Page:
Professor: Alyssa Quint

FRE 367/JDS 367
Lecture L01: 8:30-9:50 T, P01 (English): 8:30-9:50 Th, P02 (French): 1:30-2:50 Th.


The Jewish Presence in French Literature Since 1945
France has the largest Jewish community in Europe as well as a strong tradition of cultural assimilation. The aim of this course is to explore literary and film work that represents or refracts the experience of Jews in France in the last sixty years. Problems that arise include the diversity in the cultural backgrounds of the French Jewish community, the conflict between “Jewish literature” and French republican ideology, and the role of Holocaust narratives in literary and cultural production.
Professor: David Bellos


NES 311/JDS 311
Class C01 11:00- 12:20 MW


Introduction to Biblical Hebrew II
Detailed introduction to biblical Hebrew morphology and syntax. Translation from Hebrew into English and English into Hebrew. No previous knowledge of Hebrew is required.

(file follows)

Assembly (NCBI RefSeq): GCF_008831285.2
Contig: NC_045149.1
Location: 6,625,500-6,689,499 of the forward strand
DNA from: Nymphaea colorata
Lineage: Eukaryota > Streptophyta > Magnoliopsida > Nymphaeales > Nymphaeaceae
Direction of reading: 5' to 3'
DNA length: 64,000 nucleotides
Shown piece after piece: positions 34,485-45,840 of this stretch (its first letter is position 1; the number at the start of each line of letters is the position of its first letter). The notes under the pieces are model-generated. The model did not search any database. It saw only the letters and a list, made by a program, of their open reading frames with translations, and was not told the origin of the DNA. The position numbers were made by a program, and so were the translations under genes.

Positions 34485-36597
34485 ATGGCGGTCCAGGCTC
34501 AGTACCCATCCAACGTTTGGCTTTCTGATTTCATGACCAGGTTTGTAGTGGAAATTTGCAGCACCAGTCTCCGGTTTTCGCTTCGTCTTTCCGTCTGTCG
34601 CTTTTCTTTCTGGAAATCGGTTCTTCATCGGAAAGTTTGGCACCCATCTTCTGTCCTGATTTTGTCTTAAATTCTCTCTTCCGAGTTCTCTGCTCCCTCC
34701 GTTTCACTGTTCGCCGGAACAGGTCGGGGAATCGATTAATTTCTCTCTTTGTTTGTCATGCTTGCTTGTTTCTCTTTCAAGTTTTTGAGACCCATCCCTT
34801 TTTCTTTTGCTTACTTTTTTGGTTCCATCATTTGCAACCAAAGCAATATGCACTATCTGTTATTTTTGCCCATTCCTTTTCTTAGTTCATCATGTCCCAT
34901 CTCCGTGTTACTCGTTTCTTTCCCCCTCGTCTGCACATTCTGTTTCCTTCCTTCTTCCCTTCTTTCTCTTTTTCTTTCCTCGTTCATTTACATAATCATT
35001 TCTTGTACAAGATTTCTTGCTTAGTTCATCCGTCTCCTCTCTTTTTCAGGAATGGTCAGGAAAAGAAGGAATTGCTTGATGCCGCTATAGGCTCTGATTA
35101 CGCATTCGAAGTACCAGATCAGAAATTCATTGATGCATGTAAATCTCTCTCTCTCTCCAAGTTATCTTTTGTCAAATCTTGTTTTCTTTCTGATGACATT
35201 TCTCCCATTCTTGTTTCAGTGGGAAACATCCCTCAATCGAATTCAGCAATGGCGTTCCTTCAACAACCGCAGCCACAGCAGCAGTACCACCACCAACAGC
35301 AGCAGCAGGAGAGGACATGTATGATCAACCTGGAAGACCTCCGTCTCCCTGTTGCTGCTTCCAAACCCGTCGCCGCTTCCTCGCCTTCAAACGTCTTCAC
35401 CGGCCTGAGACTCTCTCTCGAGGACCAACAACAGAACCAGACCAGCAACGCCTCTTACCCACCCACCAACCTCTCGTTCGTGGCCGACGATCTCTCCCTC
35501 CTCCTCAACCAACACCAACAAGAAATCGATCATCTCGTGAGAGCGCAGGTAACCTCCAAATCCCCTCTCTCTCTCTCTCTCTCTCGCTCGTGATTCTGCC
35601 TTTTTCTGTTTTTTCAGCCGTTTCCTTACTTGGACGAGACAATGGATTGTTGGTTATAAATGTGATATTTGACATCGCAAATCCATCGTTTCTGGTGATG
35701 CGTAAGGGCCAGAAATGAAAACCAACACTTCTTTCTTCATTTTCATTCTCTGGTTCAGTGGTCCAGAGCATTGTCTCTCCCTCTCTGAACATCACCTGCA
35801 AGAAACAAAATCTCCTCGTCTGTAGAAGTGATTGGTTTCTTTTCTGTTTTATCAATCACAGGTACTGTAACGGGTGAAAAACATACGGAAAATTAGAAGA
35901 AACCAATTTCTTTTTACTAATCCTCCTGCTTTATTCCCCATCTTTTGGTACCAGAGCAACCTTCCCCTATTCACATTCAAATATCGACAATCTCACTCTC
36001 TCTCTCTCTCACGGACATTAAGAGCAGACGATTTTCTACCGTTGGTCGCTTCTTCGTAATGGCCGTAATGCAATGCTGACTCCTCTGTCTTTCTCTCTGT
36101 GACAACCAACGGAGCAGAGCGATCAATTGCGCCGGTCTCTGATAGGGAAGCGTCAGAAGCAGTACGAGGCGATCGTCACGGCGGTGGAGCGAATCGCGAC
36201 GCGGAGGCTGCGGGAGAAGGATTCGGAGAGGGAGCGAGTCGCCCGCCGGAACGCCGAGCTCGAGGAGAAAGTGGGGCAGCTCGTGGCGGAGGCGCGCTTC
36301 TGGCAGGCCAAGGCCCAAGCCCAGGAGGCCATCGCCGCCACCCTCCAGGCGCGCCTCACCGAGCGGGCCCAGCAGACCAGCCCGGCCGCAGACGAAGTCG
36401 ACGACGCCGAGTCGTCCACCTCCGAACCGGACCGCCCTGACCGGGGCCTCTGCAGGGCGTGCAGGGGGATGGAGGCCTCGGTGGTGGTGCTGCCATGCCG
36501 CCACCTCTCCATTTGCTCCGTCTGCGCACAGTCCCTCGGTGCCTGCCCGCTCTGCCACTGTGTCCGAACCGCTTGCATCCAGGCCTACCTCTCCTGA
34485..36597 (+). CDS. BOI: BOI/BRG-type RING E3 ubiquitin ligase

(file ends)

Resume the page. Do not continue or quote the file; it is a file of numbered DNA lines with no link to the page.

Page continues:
Professor: Emmanuel Papoutsakis


HEB 101
Class C01: 10:00-10:50 MWF, Drill D01: 10:00-10:50 TTh


Elementary Hebrew
To develop the skills of reading, speaking, comprehending and writing. The main emphasis is on acquiring communicative proficiency and therefore, Hebrew is progressively employed as the classroom language. A solid grammatical basis and awareness of the idiomatic usage of the language will be emphasized. Classroom activities include conversation, grammar exercises, and reading. Towards the middle of the semester, an Israeli movie is shown, discussed and criticized through a written assignment.
Professor: Esther Robbins


HEB 105
Class C01 : 12:30-1:20 MTWThF


Intermediate Hebrew
Reinforcement and expansion of reading, oral, aural, and writing skills through maximum student participation, exclusive use of Hebrew in the classroom, and coverage of remainder of basic grammar. Readings of graded selections from prose, poetry, and newspapers, and viewing and discussion of Israeli films and television programs open a window on Israel and its culture.
Professor: Esther Robbins


HEB 301
Class C01: 1:30-2:50 TTh


Advanced Hebrew: Aspects of Israeli Culture
This course develops an advanced, active command of the written and spoken language through reading and discussion of newspapers, short stories, and poetry. Focus on aspects of contemporary Israeli and Jewish cultures.
Professor: Esther Robbins